Cape Town gears up for Day Zero

2018-01-28 06:00

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As Day Zero looms and Capetonians are urged to use less than 50 litres of water per person per day, residents are emptying shops’ shelves of 5-litre water containers to store in their garage and queuing at fresh water springs.

Day Zero – the day Cape Town is expected to turn off fresh water supply to suburbs – is pegged at April 12.

Borehole drilling companies and rainwater tank suppliers have waiting lists running into months, while entrepreneurs are making money sourcing and supplying drinking water for households and non-potable water for water-thirsty businesses.

Meanwhile, the Mouille Point Ratepayers’ Association (MPRA) is raising money from its members to oppose the city’s plan to build a desalination plant in their upmarket Atlantic seaboard suburb.

Hotels, meanwhile, are making their own plans to protect tourism, which contributes 7.5% of Cape Town’s income.

The four-and-a-half star Westin Cape Town, on the foreshore, is building a reverse osmosis plant at the hotel to convert sea water into drinking water for guests.

Westin marketing director Ross Baines said they would release the details in the next few days, but that the plant would be running by the beginning of March.

It would provide water to other Cape Town hotels in the Marriott group, of which there are six in the City Bowl area.

Baines said they had saved millions of litres of water a month with measures such as reducing the building’s water pressure, removing bath plugs to force guests to shower, installing special filters to aerate water and reduce the amount used, and re-evaluating how often linen needs to be changed and washed.

"I knew something like this was coming"

In an article published by the Daily Maverick this week, Western Cape premier Helen Zille said:

“To relieve the pressure on the municipal water system, local residents who can afford it might well book into hotel rooms that have water security and spare bed capacity, for the duration of the crisis, where their water needs would be met independently of municipal water.

"At the same time, this would help offset the industry’s anticipated losses due to international cancellations, as Day Zero looms large.”

Baines, however, said it was unlikely that long-stay rates would be reduced for locals, as business as yet had not been significantly affected by the water crisis.

The five-star Cape Grace Hotel on the V&A Waterfront did not have a desalination plant, but had installed a machine that extracts drinking water from air.

Brand manager Samantha Williams said they implemented various measures to cut down water use, including giving guests bottles of hand sanitiser.

She said the hotel had developed four packages for wealthy Capetonians wanting to avoid Day Zero, including deals for families and longer stays.

But these don’t come cheap. According to the hotel’s website, a two bedroom suite for two adults and a child under 12 will set you back R33 518 per day.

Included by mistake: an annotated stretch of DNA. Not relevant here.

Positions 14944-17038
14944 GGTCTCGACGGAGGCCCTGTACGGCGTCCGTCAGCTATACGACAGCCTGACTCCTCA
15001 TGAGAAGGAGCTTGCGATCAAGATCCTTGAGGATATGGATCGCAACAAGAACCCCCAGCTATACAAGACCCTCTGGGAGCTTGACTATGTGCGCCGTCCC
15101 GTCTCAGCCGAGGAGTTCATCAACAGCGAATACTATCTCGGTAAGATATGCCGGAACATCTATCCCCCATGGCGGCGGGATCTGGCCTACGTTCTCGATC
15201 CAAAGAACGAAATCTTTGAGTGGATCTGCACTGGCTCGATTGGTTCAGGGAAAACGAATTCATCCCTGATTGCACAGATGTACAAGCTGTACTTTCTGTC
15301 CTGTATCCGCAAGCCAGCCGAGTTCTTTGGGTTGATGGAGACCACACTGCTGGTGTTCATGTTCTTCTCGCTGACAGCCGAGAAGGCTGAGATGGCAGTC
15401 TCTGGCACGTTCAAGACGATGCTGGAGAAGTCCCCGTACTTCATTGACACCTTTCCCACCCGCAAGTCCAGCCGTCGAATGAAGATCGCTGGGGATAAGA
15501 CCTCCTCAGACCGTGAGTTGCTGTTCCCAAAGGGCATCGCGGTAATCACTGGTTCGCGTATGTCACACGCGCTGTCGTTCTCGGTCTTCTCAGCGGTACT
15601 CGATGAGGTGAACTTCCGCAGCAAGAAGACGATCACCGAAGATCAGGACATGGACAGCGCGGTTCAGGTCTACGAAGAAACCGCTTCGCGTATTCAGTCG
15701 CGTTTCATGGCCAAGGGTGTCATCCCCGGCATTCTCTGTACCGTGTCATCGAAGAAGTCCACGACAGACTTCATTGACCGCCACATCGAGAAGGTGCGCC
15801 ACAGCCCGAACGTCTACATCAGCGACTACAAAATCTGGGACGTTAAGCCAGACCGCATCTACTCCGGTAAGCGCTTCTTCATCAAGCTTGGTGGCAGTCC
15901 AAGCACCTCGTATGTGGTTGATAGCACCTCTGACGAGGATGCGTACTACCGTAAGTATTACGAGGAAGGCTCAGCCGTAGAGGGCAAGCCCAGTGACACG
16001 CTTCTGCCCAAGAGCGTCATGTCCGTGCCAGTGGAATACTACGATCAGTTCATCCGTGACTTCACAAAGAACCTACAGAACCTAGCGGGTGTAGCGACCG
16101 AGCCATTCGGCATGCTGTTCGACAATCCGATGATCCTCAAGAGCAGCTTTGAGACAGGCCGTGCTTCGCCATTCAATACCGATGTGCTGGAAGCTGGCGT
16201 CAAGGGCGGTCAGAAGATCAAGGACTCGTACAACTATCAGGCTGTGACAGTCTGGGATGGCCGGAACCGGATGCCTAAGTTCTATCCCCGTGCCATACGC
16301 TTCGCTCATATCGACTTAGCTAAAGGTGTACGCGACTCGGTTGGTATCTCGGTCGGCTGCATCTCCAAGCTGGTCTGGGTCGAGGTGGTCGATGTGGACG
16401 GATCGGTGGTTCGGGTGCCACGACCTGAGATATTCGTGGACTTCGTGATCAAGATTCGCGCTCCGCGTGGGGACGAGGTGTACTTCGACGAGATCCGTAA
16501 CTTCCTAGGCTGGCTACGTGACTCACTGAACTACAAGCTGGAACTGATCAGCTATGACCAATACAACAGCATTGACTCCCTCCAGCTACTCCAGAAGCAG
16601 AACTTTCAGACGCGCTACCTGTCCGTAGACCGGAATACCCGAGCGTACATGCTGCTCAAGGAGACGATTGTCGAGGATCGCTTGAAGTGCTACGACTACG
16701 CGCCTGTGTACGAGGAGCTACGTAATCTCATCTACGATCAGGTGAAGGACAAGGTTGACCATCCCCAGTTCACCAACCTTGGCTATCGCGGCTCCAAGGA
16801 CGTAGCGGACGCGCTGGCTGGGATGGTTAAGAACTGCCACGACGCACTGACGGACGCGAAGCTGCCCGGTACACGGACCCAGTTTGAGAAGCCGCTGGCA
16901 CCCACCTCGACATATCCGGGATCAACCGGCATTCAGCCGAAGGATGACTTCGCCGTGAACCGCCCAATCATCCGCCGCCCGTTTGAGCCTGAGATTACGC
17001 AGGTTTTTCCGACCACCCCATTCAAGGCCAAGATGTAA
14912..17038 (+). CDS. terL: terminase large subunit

The Stay Awhile package – a two-bedroom suite for two adults and one child – costs R22 021 per day if you book now to stay a month from Day Zero.

Cape Town is scrambling to drill boreholes into the Cape Flats aquifer and get four desalination plants up and running to augment supply by 120 megalitres per day by May.

But MPRA coordinator Jane Meyer says they are opposing a move to build one of the plants 20m from a blocks of flats.

She said the site had no electricity and residents would be subject to the noise and smell of the diesel generators.

A studio apartment in Mouille Point is now on sale for R4.5m.

Meyer said they proposed two “more suitable” sites in the area.

The city’s response was “not good” and the matter is being handled by lawyers and a newly established organisation, the Protection of the Promenade and Seafront.

The MPRA’s opposition has become moot, however.

The city’s mayoral committee member for water and waste services Xanthea Limberg said they’ve shifted their focus from desalination to extracting water from aquifers.

The desalination project is “not currently funded”, she said.

While many suburban businesses worry about being cut off, others are benefiting.

Henk Meyer, who runs a painting and restoration company, advertises the supply of up to 16 000 litres of bulk water for those wanting to fill up their pools, or for water-heavy businesses.

He charges R6 800 for 16 000 litres.

Meyer spotted a gap in the market when he started looking for water to keep his own business running.

He says his water comes from a place where it has been used and cannot be reused.

Alje van Hoorn, owner of Aquarista grey water and water harvesting systems, said he is “completely swamped with demand” and booked for the next five months with orders for rain water tanks.

An average roof can supply 1 000 litres from 11mm of rainfall.

Van Hoorn set up shop eight years ago.

“I knew something like this was coming. We’ve got a growing population and a dry climate. We’ve often had water restrictions, it was just a case of when we would exceed dam capacity,” he said.

Receptionists at two separate borehole and well drilling companies said they had long client waiting lists.

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Read more on:    day zero  |  water crisis

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